Progress of a Revolutionary

Rise and Fall

by Milovan Djilas, Translated from the Serbo-Croatian by John Fiske Loud
Harcourt Brace Jovanovich, 424 pp., $24.95

This is the fourth and presumably last volume of the autobiography of Milovan Djilas, the only man in the communist world who, having reached the highest circles of Party power and privilege, felt morally obliged to repudiate the entire system that he helped to install. As a consequence he was stripped of office, spent nine years in prison, and has remained until today forcibly isolated from his compatriots and shunned by the official representatives of all foreign countries.

Living in the heart of Belgrade and writing for foreign publishers (at home all his works are taboo, even his translation of Paradise Lost) Djilas has survived through the power of his writings and the reputation they have given him. In 1954, after Djilas’s downfall, President Tito told foreign journalists that he was “politically dead: the most terrifying death of all.” Today when Tito and virtually all his other wartime associates are literally dead, Djilas is not only alive, but so strong a presence that three scholars have just been sentenced to prison principally for the crime of attending a discussion group in a private apartment where Djilas addressed them. The group had been meeting for seven years, and its members were arrested only when the seventy-three-year-old Djilas took part for the first time.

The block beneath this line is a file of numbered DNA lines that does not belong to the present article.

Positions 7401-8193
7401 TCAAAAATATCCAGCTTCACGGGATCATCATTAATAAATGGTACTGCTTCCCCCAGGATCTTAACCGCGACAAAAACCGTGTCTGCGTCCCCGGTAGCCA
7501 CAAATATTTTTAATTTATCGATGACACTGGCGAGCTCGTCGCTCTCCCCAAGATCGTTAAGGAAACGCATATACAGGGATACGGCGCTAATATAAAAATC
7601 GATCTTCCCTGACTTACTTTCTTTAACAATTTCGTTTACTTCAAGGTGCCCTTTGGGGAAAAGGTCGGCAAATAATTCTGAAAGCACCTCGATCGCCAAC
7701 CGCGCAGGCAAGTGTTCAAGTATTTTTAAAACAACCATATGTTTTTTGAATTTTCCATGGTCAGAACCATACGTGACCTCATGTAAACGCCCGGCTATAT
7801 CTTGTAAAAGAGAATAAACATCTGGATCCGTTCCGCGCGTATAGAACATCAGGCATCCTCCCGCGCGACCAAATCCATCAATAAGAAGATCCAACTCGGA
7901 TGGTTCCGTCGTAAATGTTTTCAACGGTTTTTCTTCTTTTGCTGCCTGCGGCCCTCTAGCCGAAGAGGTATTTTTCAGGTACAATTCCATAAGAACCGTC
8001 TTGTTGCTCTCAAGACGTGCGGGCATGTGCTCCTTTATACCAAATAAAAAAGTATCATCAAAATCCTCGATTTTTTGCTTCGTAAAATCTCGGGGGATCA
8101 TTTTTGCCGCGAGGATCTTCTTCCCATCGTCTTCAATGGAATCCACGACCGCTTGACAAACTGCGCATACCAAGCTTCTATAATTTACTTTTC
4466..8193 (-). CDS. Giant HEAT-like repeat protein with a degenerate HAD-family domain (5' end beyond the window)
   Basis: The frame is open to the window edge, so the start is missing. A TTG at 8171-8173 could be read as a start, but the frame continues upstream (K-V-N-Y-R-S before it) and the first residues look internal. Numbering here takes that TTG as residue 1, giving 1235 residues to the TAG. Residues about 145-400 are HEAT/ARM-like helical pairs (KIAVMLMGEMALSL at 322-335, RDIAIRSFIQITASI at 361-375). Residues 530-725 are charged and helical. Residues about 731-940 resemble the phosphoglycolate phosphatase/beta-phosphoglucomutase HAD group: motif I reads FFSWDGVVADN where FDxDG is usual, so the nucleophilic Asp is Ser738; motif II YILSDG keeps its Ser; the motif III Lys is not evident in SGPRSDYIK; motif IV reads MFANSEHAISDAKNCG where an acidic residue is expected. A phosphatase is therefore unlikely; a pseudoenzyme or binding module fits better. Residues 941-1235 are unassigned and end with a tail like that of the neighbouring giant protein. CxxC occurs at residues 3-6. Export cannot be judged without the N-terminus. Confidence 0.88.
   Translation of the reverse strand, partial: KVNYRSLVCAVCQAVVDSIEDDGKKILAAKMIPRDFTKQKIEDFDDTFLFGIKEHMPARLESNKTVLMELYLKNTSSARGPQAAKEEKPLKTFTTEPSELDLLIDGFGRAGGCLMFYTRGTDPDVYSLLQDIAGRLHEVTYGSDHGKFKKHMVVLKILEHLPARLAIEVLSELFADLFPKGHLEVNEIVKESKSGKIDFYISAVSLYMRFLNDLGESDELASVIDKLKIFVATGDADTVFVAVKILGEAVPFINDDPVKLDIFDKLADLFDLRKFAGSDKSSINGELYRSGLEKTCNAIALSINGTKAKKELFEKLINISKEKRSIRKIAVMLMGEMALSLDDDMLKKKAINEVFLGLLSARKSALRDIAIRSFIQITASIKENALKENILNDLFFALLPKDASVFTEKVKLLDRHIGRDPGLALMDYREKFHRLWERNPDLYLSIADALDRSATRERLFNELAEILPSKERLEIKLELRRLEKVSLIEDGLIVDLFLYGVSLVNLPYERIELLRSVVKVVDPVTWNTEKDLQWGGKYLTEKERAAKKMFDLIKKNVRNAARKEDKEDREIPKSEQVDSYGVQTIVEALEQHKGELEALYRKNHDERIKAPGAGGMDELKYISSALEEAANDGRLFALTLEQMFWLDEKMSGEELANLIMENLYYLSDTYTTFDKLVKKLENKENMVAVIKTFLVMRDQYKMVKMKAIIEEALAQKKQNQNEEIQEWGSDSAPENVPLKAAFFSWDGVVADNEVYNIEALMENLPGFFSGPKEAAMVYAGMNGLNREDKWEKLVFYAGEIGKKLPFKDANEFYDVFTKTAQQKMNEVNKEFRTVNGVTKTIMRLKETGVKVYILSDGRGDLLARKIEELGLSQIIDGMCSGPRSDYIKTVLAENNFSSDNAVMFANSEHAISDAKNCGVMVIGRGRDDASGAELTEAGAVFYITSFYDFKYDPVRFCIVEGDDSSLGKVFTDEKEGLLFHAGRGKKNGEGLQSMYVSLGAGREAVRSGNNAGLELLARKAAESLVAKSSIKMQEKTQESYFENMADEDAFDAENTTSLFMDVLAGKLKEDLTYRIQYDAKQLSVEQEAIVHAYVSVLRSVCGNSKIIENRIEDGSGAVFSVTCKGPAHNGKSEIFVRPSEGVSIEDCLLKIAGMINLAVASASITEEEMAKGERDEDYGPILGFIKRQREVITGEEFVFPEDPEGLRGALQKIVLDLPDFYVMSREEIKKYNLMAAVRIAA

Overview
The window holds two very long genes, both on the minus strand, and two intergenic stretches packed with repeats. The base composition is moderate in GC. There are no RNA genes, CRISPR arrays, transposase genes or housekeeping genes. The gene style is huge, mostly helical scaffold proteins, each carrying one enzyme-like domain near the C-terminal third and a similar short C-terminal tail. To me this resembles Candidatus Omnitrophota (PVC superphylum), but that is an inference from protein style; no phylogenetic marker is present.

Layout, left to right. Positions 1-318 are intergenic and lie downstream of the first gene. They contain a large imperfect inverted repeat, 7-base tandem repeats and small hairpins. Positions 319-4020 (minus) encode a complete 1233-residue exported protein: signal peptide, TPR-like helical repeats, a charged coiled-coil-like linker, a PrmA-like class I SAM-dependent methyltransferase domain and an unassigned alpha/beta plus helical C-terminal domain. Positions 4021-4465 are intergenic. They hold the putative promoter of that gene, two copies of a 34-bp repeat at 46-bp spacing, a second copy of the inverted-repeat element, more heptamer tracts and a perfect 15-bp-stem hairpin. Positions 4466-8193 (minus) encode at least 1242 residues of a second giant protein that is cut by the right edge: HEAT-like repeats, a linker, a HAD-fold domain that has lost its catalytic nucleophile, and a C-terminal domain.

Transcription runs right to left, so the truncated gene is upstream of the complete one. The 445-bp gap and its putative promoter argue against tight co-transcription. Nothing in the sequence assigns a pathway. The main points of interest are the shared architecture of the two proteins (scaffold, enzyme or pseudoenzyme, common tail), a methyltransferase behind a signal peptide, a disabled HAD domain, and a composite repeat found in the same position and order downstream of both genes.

Generations of Yugoslavs have been brought up to believe that Djilas is treachery incarnate. Yet last year, at the thirtieth anniversary of his downfall, the Belgrade Student Center produced a skit describing how the Communist bureaucrats fawned on Djilas while he was still on top, and then sneered at him and traduced him the moment Tito’s favors were withdrawn. Djilas has already published three books dealing with his personal experiences during the period covered in the present volume, from 1945 until he left prison in 1967. The most famous was Conversations with Stalin, based on personal encounters about which Djilas now adds some interesting supplementary details. In The New Class, Djilas became the first to identify the emergence of the privileged nomenklatura as an essential element in all the communist one-party systems. Tito: The Story from Inside gave a memorable firsthand account of Tito’s policies, behavior, and appearance during the time when Djilas and he were constantly in each other’s company.

The new volume, which is over four hundred pages long, consequently omits some of Djilas’s best stories and contains much material that is of interest mainly to people with a close knowledge of leading Yugoslav artists and politicians at the time. Those who are interested in Djilas’s life but are unfamiliar with the Yugoslav background, or are daunted by more than 1500 pages of autobiography, will find useful Stephen Clissold’s scholarly and succinct biography: Djilas, The Progress of a Revolutionary.1 Moreover, Clissold writes lucid prose, in contrast to the English version of Djilas’s book, which sounds as if it was translated by someone for whom English was not his first language. Otherwise he would not have Djilas, at the start of his career, describe himself…

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